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Weight Loss: Finding Support

People who lose weight in groups tend to lose more weight and maintain their new sizes more easily. The mutual support and encouragement helps you tackle the challenges and keeps you going through the ups and downs of reaching your ideal size.

Needing support is normal. By nature, on our journeys through life, we seek companionship and soul mates. Your journey to reach your ideal size is no different. A personal support group can be a huge help. Its members are your cheerleaders, a sounding board, and a place to discuss your eating concerns. Whether your support group is just one other person or 20, being part of a group can make a difference in your success. The good news is that going the distance alone isn't necessary.

Support Helps

Thinspiration

If a weight-loss support group fits you, join and stay with it. If it doesn't fit, find another option. A support group that doesn't fit is like a shoe that's too small. No matter what you do, it still isn't going to fit. You don't need to bend and conform so that you can fit into the weight-loss group.

As you know already from experience, losing weight presents many potential roadblocks and some difficult terrain. We're referring to such things as late-night eating binges or unconsciously polishing off the whole bucket of popcorn at the movie. Perhaps in a nervous social setting, you might chomp down on dozens of appetizers or experience emotional upheaval that leads you to drown your sorrows in a quart of ice cream!

Then there's the question of how to emotionally deal with the slip-ups, the little binges, the eating past 5 on the hunger scale. Picking yourself back up and rebuilding your weight-loss resolve can be challenging. Some days it can seem easier to just give up and forget about trying to get to your ideal size.

You don't have to do it alone. Let's repeat that: you don't have to do it alone. A support group can give you the encouragement to keep on keeping on—one day at a time or one phone call at a time until you reach your ideal size.

Support groups come in many varieties. Here are some of your choices:

  • Formal commercially sponsored groups. These are usually part of national weight-loss programs such as Weight Watchers. Meetings cost about $10 per session and are based on the eating philosophy of the sponsor. But beware. You might have to step on the scale or do other unproductive activities, so preview the group before you join. If you don't feel positively motivated after your first couple meetings, don't go back.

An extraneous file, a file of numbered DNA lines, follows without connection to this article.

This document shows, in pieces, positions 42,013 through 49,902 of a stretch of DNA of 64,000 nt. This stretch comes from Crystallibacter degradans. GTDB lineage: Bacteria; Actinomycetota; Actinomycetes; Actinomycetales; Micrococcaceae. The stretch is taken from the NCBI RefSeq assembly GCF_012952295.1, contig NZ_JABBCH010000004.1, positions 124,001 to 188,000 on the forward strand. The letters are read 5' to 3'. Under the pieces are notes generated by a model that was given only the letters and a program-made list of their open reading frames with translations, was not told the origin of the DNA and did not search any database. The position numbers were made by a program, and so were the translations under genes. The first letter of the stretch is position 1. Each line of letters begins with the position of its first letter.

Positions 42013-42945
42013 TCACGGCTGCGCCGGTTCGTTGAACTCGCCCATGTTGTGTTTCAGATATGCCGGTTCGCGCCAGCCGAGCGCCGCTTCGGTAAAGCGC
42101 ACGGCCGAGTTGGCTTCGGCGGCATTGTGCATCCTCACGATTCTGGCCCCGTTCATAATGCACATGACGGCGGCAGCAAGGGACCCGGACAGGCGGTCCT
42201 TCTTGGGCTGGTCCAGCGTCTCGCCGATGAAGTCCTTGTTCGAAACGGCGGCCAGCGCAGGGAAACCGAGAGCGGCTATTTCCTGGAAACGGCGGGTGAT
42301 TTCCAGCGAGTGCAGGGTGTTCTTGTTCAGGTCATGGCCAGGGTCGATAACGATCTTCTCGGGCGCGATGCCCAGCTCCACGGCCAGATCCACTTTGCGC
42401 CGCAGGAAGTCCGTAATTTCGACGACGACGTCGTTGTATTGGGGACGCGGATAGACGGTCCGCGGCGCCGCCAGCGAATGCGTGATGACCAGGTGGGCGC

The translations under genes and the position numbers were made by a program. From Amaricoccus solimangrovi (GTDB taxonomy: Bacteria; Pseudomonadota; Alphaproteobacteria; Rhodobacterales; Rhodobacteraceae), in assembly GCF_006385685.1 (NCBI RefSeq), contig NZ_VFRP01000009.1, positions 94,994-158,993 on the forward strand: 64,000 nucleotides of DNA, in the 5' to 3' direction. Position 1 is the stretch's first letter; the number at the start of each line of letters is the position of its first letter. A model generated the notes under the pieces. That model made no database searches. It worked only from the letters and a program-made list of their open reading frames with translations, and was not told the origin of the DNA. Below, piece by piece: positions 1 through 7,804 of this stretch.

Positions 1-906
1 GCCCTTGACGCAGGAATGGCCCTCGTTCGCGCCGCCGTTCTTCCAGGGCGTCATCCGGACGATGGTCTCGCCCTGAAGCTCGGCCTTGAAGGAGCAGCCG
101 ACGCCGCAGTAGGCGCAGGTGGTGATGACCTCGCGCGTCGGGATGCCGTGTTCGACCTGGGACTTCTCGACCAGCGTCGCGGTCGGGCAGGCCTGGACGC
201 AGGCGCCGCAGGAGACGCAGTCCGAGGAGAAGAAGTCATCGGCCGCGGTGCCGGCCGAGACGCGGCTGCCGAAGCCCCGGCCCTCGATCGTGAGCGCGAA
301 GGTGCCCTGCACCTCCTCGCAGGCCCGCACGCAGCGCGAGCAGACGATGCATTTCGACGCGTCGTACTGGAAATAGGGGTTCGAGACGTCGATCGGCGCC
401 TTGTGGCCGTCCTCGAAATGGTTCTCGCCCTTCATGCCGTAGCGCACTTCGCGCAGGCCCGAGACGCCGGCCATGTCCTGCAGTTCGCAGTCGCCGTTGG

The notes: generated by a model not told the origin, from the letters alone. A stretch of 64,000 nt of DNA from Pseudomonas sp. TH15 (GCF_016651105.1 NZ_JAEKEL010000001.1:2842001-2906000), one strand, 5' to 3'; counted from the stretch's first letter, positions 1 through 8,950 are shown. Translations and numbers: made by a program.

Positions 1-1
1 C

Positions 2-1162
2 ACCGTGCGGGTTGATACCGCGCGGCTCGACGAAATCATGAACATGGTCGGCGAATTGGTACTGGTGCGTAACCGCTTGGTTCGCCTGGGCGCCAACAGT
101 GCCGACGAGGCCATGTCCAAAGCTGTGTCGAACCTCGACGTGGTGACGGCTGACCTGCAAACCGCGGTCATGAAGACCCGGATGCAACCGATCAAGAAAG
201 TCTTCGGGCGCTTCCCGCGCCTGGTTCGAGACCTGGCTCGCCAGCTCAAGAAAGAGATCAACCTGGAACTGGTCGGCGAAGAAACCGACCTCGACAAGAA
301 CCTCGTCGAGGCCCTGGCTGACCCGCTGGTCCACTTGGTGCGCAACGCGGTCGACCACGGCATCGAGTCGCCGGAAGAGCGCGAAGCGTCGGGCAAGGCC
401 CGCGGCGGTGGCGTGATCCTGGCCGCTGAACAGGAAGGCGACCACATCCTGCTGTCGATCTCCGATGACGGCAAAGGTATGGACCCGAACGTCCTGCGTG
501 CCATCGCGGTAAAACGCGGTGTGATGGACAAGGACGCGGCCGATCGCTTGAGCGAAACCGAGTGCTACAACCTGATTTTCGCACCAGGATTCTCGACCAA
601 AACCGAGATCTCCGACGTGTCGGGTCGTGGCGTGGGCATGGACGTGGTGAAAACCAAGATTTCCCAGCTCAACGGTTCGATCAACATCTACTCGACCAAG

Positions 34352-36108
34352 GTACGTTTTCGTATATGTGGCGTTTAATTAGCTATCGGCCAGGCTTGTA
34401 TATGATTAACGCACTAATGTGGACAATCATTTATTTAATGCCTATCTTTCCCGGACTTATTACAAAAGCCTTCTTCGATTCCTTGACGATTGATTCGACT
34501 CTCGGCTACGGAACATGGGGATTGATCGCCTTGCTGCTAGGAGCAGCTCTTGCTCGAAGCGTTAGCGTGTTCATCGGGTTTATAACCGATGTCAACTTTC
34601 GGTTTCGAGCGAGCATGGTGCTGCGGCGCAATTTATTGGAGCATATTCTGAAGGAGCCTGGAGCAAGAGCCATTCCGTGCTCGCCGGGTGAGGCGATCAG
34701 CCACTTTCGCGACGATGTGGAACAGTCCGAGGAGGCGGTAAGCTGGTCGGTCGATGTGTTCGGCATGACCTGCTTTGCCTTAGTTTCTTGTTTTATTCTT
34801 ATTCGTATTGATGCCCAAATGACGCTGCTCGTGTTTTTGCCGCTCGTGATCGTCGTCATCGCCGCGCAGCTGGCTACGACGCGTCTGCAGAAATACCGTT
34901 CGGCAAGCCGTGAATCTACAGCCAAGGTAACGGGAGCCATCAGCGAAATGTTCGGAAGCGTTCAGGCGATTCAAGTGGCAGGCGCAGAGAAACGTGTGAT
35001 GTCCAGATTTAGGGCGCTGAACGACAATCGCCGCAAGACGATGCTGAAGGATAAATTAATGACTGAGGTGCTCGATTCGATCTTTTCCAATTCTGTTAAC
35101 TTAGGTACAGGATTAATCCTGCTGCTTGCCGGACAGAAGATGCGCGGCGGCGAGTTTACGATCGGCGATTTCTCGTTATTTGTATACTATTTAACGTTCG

• Internet support from such sites as eDiets and iVillage. Since the Internet is perpetually available, you can sign on at any time for information and encouragement. Many of these sites have ongoing chat rooms. Some offer online consultations with registered dietitians and psychologists. (Lucy's website at www.LucyBeale.com and Sandy's website at www.NutritionSandy.com offer information and e-mail support.)

  • Ongoing groups in your town. These groups are often listed on community bulletin boards and in the local newspapers. Sometimes attendance is free, sometimes not.

  • A group sponsored by a weight-loss coach, registered dietitian, or by your church. Most likely there's a fee for these groups, but it can be money well spent.

  • Your own support group. You can form your own small group of friends or acquaintances that meets together for lunch, dinner, at each other's homes, or virtually via the Internet.

Make sure that the support group you choose is uplifting and positive. In some groups, people become very emotional and delve into their heavy-duty life conditions and challenges. Decide whether that feels good to you and, most of all, whether it ultimately supports you in getting to your ideal size. Don't get hooked into a group that's little more than a gripe-whine session.

In addition, when choosing a support group, be sure to attend about three sessions to find out how it feels and whether it meets your needs. Use the following criteria for your decision:

  • Are the people in the group dealing with many of the same eating and weight issues that you are?

  • Do the people in the group have about the same amount of weight to lose as you do?

  • Are the group members losing weight or just talking about it?

  • Is the flow of the conversation uplifting and positive?

  • Do the group members really want to get to their ideal size, and are they willing to do what it takes?

  • Are you comfortable with the weight-loss and eating philosophies presented?

  • Are the members celebrating their wins at each meeting and getting positive acknowledgement and reinforcement for their progress?

If the group feels right, join it and be an active participant so that you take away something from the meetings and make progress toward your goals. If the time comes when you need to move on, do so. It's perfectly fine to leave the group when it no longer meets your needs. Don't ever let yourself be shamed into staying by the group leader or by the other members.



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Excerpted from The Complete Idiot's Guide to Healthy Weight Loss © 2005 by Lucy Beale and Sandy G. Couvillon. All rights reserved including the right of reproduction in whole or in part in any form. Used by arrangement with Alpha Books, a member of Penguin Group (USA) Inc.

To order this book visit the Idiot's Guide web site or call 1-800-253-6476.


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